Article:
Anno Online – So You Like To Build Cities?

By Jordan Hall (ApocaRUFF), OnRPG Journalist


Anno Online is a f2p browser-based strategy game brought to us by Ubisoft. It’s based on a popular series of RTS games of the same name. Designing cities, trading with others, and doing your best to grow your empire are all goals of the game. It seems like it should be a great game with many interesting features. Let’s see if Blue Byte has been able to capture the magic of the Anno games and put it into your browser within an MMO setting.




There aren’t any real “characters” to customize in Anno Online, except for your avatar. Most customization comes from how you decide to design your cities and build your empire. That being said, you will basically be exactly the same as almost every other player. However, given the genre, this is OK in my opinion. Holding a lack of customization against an RTS game is like being angry at an FPS for not having any sandbox features – you can’t really do it unless you’re just being unreasonable.





I suppose I shouldn’t be surprised as it’s 2013, but I have to admit that I was pretty happy with how good the graphics are for a browser-based game. I mean, sure, the graphics aren’t much better than an RTS game you would find in the mid 2000’s, but they’re still good. Especially when you consider that you don’t have to download a client or extra plugin to experience them. The world is beautiful in detail and the citizens of your city are all animated. I loved that I could watch my citizens go about their business and I am quite pleased with the graphics quality of Anno Online.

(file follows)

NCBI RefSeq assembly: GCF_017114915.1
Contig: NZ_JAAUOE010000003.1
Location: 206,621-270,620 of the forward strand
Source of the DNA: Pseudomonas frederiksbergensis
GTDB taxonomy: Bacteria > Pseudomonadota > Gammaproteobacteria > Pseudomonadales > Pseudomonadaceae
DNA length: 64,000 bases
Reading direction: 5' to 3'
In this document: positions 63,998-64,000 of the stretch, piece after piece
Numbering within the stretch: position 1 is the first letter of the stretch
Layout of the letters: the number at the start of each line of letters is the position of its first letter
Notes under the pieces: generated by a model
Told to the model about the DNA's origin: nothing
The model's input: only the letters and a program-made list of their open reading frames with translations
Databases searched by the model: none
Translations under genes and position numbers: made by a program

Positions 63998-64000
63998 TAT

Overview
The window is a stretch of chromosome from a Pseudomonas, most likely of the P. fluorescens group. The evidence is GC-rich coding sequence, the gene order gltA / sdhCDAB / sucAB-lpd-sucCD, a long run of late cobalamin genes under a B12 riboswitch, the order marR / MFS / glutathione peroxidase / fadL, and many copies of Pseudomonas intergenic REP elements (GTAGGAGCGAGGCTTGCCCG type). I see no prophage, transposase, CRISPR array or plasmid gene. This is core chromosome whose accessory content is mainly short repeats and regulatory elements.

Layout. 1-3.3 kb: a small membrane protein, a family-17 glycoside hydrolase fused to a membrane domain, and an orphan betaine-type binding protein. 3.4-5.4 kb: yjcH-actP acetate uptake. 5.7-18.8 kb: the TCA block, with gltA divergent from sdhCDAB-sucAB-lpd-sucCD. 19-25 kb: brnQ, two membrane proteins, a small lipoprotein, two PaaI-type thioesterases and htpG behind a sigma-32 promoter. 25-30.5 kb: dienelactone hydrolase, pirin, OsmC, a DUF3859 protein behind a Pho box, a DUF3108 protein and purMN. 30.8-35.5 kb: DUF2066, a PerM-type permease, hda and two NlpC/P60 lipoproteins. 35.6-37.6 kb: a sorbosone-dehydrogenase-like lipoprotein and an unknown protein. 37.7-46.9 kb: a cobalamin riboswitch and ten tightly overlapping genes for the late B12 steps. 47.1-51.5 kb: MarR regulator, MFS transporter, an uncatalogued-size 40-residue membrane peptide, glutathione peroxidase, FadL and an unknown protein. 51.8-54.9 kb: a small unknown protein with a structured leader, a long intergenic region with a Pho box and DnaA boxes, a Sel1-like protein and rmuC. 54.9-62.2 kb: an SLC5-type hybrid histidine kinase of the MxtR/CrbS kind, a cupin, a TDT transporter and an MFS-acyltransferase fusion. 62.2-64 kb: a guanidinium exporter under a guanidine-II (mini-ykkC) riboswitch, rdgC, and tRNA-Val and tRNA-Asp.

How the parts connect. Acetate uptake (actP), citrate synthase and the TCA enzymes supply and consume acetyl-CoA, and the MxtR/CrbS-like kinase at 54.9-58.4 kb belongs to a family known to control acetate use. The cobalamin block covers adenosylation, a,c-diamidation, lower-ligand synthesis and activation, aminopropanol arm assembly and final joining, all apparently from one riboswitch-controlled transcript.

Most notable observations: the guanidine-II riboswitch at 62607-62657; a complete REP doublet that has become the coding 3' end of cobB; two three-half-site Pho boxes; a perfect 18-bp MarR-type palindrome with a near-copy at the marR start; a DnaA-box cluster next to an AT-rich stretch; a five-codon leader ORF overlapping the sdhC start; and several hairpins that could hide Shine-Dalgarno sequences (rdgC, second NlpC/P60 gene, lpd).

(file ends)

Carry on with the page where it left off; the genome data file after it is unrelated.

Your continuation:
Anno Online Graphics



Being a browser-based RTS, a majority of the “control” in Anno Online centers around the mouse. From what I experienced, the mouse was always smooth and the UI was as responsive as you could want. The few keybindings I made use of worked very well, too. There were a few times that I had a bit of lag, but I believe it was an issue on my side. I’ve had no real negative experiences with the controls. I’m glad that all the pleasantries of a client-based game have been incorporated into the browser, so there isn’t much to want for.




Being developed and published by a big publisher, combined with the already well-known Anno name, the community for this game isn’t hurting. The global chat is always moving and questions are often answered very quickly. If you’re having issues, be they game or technical issues, you will generally meet a helpful response when you ask for help. Occasionally you’ll run into the odd troll, but they haven’t been an issue for me yet. Overall the community in Anno Online is of a healthy size while still remaining helpful.




Gameplay in Anno Online revolves around your standard progression that you will find in most RTS games. You start with nothing and follow the tutorial to get a jump start from rewards. You then develop your city, balancing production with citizen happiness. As you continue along, more and more buildings and features will be unlocked. If you’ve played a modern RTS in the last three years, this won’t be anything new to you, but you will appreciate how smoothly everything works.